Introduction to the deflist Package

Bradley Buchsbaum



The deflist package provides a read-only list-like object that retrieves elements with a function call. This is particularly useful for handling large datasets where elements are computed on-demand and not stored in memory.

In this vignette, we will provide an overview of the main features of the deflist package and demonstrate its usage with examples.

Creating a deferred list

To create a deferred list, use the deflist function. The key input is a function that defines how to access elements in the list. The deferred list can also be configured to memoise element access and cache the results for faster retrieval.

Let’s create a simple deferred list for square numbers:


square_fun <- function(i) i^2
square_deflist <- deflist(square_fun, len = 5)
#> deflist:  5  elements. 
#> memoised:  FALSE

Accessing elements

Elements in a deferred list can be accessed using standard list indexing, either by position or by name (if names are provided):

# Access by index
#> [1] 1
#> [1] 4

# Access multiple elements
square_deflist[c(1, 3, 5)]
#> [[1]]
#> [1] 1
#> [[2]]
#> [1] 9
#> [[3]]
#> [1] 25


Deferred lists can be configured to use memoisation, which caches the results of function calls to speed up repeated access to the same elements. To enable memoisation, set the memoise argument to TRUE when creating the deferred list. You can also specify a cache type (“memory” or “file”) and a cache directory for file-based caching.

Here’s an example with memoisation enabled:

memoised_square_fun <- deflist(square_fun, len = 5, memoise = TRUE, cache = "memory")
#> deflist:  5  elements. 
#> memoised:  TRUE

# Access an element multiple times
system.time({ for (i in 1:1000) memoised_square_fun[[1]] })
#>    user  system elapsed 
#>   0.092   0.010   0.103

Converting to a list

A deferred list can be converted to a standard R list using the as.list method:

square_list <- as.list(square_deflist)
#> [[1]]
#> [1] 1
#> [[2]]
#> [1] 4
#> [[3]]
#> [1] 9
#> [[4]]
#> [1] 16
#> [[5]]
#> [1] 25

Read-only protection

Deferred lists are read-only, meaning that you cannot modify their elements. Attempting to do so will result in an error:

try(square_deflist[[1]] <- 0)
#> Error in `[[<-`(`*tmp*`, 1, value = 0) : 
#>   read only list, cannot set elements

Use Cases

Some potential use cases for deflist include:

Large datasets: When working with very large datasets, loading the entire dataset into memory might not be feasible. By using deflist, you can compute and retrieve elements as needed, saving memory and potentially speeding up processing.

Expensive computations: When elements of a list are expensive to compute, deflist can be used to cache the results, reducing the time required to recompute the same element multiple times.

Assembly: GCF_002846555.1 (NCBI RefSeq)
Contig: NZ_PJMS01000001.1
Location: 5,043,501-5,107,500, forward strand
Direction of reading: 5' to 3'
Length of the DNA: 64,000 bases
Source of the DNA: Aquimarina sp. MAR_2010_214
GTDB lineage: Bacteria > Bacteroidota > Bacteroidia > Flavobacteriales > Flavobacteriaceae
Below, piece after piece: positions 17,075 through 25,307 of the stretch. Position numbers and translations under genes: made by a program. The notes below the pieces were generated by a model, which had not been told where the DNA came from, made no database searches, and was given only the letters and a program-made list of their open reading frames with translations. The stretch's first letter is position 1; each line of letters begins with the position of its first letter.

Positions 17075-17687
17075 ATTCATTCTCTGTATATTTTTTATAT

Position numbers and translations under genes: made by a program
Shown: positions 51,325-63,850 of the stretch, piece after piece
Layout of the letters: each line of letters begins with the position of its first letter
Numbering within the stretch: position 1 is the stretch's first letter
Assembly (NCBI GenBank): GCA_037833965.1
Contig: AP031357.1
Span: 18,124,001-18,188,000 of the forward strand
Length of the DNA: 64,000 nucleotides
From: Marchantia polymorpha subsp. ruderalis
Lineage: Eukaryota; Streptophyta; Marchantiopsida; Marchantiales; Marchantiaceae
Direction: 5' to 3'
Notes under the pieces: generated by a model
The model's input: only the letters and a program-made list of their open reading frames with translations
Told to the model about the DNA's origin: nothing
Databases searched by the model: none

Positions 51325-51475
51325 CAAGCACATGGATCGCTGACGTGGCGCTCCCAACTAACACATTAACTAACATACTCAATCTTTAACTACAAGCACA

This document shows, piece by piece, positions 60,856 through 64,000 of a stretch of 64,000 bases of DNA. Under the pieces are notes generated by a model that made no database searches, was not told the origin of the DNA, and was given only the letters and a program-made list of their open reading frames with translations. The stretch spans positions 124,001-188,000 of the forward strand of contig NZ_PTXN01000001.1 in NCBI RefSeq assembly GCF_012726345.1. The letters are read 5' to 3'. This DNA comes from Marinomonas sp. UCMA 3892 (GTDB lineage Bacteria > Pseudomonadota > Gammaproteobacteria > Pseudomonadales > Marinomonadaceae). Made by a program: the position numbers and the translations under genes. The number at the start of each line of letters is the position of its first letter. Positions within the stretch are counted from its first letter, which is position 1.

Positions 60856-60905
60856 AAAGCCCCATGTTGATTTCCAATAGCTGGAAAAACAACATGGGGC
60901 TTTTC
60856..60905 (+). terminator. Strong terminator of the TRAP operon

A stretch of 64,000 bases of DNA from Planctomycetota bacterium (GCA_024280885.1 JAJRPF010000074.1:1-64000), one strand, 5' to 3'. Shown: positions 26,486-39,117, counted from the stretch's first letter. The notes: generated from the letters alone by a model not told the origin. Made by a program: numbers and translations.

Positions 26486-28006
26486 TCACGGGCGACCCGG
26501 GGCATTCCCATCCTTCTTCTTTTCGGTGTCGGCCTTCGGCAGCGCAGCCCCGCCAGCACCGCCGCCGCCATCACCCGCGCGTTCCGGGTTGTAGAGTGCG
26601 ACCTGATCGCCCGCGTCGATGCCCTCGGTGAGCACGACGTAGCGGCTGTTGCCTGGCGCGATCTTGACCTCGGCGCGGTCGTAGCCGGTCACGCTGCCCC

Dynamic content: In cases where the content of a list may change over time, deflist can be used to ensure that the most up-to-date information is always retrieved when an element is accessed.

API calls: When working with APIs that have rate limits or require significant processing time, deflist can be used to make API calls on-demand, avoiding unnecessary calls and reducing the chance of hitting rate limits.

Lazy evaluation: In situations where you only need a subset of the data or elements from a list, deflist allows you to retrieve only the required elements, potentially speeding up processing and reducing memory usage.


While deflist offers several advantages in certain scenarios, there are some potential dangers or caveats that you should be aware of when using this data structure:

Memory management: Since deflist retrieves elements on-demand, it can help reduce memory usage in certain scenarios. However, if the retrieved elements are not discarded after usage, it could lead to increased memory consumption over time. It is essential to manage memory carefully when working with deflist.

Performance: While deflist can improve performance in cases where the entire dataset is not required or when caching is beneficial, it may introduce overhead when accessing elements. This overhead could lead to slower performance compared to using a standard list if elements are accessed frequently or sequentially.

Complexity: Using deflist introduces an additional level of complexity to your code, which can make it harder to understand, maintain, and debug. You should weigh the benefits of using deflist against the potential increase in complexity when deciding whether to use it.

Error handling: If the function used to retrieve elements from the deflist encounters an error or fails, you need to handle such cases gracefully to avoid breaking your application. This might require additional error handling and exception handling in your code.

Caching and memoization: If deflist is used with memoization, it is crucial to consider the implications of caching results. In some cases, caching might not be desired, as it can lead to stale or outdated results. Additionally, when using file-based caching, you need to ensure that the cache directory is managed correctly, which could involve handling file I/O errors, managing disk space, and implementing cache eviction policies.


The deflist package provides a flexible way to work with large datasets that require on-demand computation. It can be easily integrated into existing R workflows, making it a valuable tool for a wide range of applications.